Thursday, May 31, 2012

And away we go!

Here I go again on my own.
Going down the only road I’ve ever known.
Like a drifter I was born to walk alone.
And I’ve made up my mind.
I ain’t wasting no more time.

(Is it impressive, predictable, or pathetic that I can recite these Whitesnake lyrics from memory?)

So where to begin... Well for those of you that don't know, I'm riding my bike somewhere... for some amount of time. I am carrying maps for the TransAmerica route, but who knows what is in store for me? I'm sure plenty of readers remember last year when I aborted a long distance bike trip before getting out of Pennsylvania. Laugh it up because <drumroll> I managed to not only travel to another state, but also a federal district! As I sit here in Washington, D.C., I will recount my past week of bicycle travel.

Last week, I left State College with two male escorts, Scott Woods and Clay Chiles. My friend Scott was happy (and a bit sad as my former boss) to ride with me and ensure that I got at least out of the borough. Check. Then Clay (who was riding to continue his training for the Transylvania Epic mountain bike race) rode with me until we were about 20 miles away from town. That was sufficient momentum to keep me headed on my way. Over the course of three days, I rode to Lancaster, PA on a route that I had already ridden a couple of times with my friends on previous tours.

The reason that I went to Lancaster first was to attend the wedding of my friends, Sam Zehr and Lori Reeder. This necessitated in not only carrying a 6 lb suit and dress shoes (strapped to my handlebars), but also paying for a haircut and shaving. I realize that most no one actually believes this since I resemble Bigfoot more than a human most days, but the wedding photographer did record me on camera. I'll be sure to share pictures of this anomaly once I see them. The wedding was a beautiful affair and the ceremony was conducted by Sam's sister, Julia. A reception followed with a dinner that Lori and Sam had prepared earlier themselves with desserts contributed by numerous others. Sufficed to say, I tried my damnedest to make up for calories lost on the ride down and load up for the future! I also sat in a hot tub for several hours at the B&B for further recovery.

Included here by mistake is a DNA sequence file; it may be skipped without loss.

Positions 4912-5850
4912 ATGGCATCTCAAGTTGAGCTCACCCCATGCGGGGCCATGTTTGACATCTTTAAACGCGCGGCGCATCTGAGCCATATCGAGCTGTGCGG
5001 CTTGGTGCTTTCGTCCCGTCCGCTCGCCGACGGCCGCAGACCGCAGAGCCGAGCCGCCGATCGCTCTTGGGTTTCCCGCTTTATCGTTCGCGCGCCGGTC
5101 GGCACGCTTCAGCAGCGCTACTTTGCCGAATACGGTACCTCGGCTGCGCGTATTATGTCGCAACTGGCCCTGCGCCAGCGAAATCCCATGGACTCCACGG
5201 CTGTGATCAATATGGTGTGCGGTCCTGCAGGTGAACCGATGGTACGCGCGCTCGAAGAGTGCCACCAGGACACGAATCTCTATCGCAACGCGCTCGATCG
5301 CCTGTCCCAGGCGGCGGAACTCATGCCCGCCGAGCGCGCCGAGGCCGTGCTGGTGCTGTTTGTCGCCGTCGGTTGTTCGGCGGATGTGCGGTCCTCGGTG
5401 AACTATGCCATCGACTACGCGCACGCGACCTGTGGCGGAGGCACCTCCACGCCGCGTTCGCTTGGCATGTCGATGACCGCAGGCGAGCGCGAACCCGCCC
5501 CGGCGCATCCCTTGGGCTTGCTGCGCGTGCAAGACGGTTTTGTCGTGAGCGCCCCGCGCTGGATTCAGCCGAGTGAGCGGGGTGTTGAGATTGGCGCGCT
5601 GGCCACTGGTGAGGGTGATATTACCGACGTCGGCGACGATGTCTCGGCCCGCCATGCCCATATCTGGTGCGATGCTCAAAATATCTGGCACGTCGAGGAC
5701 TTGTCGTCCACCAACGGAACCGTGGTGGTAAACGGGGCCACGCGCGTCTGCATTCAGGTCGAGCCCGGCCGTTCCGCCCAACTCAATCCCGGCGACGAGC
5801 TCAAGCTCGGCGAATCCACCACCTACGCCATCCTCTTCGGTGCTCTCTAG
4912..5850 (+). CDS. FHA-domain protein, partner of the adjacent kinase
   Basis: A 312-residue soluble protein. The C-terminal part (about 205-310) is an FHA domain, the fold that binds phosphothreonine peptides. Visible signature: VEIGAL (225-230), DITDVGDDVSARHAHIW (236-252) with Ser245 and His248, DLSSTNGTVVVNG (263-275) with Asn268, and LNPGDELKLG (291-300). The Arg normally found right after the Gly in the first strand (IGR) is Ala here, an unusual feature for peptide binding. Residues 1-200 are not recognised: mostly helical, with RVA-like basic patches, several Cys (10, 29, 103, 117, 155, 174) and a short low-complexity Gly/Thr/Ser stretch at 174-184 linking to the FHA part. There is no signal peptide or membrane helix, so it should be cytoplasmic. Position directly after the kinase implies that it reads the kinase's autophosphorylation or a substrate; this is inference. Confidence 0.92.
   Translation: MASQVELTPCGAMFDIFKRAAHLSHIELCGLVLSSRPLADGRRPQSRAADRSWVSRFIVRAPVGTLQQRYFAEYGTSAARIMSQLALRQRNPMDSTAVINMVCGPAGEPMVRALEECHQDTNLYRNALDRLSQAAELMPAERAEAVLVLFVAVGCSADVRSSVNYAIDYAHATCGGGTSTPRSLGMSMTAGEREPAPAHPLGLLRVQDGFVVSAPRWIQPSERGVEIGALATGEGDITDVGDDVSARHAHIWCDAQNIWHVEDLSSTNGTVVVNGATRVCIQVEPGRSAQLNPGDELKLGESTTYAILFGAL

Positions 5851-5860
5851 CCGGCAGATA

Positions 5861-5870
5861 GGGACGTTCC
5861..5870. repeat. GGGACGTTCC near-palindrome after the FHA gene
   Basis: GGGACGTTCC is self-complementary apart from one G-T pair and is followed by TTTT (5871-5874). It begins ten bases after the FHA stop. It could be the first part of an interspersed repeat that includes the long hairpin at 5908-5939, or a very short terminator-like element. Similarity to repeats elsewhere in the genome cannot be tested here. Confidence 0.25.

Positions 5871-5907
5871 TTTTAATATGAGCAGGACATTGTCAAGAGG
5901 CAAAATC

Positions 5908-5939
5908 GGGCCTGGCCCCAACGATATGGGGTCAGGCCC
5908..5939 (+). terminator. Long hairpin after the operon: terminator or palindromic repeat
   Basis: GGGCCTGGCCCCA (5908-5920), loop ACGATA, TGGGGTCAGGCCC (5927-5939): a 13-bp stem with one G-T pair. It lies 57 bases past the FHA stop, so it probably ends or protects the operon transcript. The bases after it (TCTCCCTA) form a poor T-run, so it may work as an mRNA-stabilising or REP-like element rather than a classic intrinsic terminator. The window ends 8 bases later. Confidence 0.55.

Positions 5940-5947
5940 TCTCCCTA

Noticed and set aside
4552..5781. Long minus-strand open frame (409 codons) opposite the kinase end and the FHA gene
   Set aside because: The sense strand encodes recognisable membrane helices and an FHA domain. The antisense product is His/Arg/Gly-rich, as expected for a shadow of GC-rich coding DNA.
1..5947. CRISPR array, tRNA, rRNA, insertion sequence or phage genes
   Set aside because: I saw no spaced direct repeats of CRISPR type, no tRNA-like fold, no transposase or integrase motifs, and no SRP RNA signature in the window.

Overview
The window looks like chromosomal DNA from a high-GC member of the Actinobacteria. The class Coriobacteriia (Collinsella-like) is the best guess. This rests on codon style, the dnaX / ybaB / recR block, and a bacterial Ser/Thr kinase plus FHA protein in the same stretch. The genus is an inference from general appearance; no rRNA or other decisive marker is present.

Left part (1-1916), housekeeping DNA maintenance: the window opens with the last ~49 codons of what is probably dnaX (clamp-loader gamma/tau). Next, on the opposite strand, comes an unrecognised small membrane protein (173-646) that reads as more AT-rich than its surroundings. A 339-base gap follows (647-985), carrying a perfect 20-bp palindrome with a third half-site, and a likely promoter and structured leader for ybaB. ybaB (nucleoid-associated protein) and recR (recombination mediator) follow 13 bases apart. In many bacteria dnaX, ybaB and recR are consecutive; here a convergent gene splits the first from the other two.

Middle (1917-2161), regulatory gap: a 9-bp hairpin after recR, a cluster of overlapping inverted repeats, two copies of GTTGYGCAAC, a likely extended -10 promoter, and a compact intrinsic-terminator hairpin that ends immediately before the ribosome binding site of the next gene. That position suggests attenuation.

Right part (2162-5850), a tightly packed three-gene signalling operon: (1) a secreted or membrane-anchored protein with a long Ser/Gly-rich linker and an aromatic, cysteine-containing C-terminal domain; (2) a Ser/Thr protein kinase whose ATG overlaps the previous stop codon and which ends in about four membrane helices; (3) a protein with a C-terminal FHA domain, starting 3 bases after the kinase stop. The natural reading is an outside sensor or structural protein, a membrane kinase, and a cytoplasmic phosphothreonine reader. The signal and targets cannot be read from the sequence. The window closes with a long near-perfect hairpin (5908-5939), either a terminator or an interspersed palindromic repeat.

Then on Memorial Day, it was time to depart Lancaster. Fortunately, Mike Zehr, Sam's father, had the day off and wanted to ride along with me for the day. We were both a little reserved about this idea for opposite reasons. Mike kept fretting that he was "out of shape" and "might not be able to keep up". I on the other hand thought back to the previous spring when my friends and I had ridden a stretch with Mike back to his house. At the start, Mike looked back at us with a grin deserving of the Cheshire Cat and then left us gasping trying to stay on his wheel for ten miles or so. That and the fact that when I had weighed my bike without food or water it tipped the scales at 87lbs. In the end though, we maintained a great pace together for about 65 miles down to the outskirts of Baltimore. It turned out to be a absolutely gorgeous day of first riding rolling country roads to York, PA and then riding the Northern Central Rail Trail. The funniest part of the day was on a deceptively flat looking portion of trail where Mike and I both kept quiet about hitting our personal low point of the day. My legs were tiring and I was breathing hard and couldn't figure it out. Later as we started coasting downhill for miles, we realized that we had been charging up a subtle incline earlier for miles which explained our fatigue!